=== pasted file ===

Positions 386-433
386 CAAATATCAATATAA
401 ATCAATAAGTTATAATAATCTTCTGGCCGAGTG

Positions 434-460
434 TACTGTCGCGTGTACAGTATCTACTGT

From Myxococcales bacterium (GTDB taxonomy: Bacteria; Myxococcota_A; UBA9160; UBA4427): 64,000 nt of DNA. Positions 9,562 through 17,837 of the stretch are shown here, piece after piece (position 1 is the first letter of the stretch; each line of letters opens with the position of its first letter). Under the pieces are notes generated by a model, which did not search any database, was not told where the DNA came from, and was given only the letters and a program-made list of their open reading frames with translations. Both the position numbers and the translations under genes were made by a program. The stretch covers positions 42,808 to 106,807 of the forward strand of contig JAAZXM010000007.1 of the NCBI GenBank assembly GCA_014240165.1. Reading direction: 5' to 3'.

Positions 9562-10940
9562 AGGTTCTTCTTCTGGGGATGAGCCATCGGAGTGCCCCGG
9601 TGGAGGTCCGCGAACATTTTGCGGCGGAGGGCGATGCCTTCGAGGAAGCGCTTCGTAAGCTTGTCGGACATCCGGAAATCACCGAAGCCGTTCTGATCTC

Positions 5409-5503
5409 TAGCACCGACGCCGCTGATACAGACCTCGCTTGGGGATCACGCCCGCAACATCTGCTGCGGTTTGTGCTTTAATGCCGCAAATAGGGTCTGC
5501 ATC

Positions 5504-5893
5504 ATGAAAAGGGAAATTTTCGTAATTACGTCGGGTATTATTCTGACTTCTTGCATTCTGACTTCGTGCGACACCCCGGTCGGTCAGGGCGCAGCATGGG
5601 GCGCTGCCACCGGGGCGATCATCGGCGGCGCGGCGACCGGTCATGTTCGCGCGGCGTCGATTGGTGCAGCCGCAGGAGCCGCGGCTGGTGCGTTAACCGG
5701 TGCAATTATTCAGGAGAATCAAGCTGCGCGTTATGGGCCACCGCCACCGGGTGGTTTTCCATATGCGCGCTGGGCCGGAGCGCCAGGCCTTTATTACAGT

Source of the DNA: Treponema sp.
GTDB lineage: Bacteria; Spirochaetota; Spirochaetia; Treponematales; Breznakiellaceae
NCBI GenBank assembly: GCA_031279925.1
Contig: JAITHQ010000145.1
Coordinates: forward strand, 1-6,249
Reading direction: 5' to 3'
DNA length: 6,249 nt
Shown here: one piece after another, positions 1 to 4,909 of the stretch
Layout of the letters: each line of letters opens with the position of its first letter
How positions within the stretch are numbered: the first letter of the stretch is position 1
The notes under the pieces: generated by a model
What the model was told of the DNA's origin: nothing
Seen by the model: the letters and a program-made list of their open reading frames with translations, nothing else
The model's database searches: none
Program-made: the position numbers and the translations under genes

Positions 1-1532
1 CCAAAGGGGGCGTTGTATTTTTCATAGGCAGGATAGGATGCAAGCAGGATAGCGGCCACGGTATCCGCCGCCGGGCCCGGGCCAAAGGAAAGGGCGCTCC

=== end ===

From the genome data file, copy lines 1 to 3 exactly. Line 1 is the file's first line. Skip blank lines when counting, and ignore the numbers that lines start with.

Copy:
Positions 386-433
386 CAAATATCAATATAA
401 ATCAATAAGTTATAATAATCTTCTGGCCGAGTG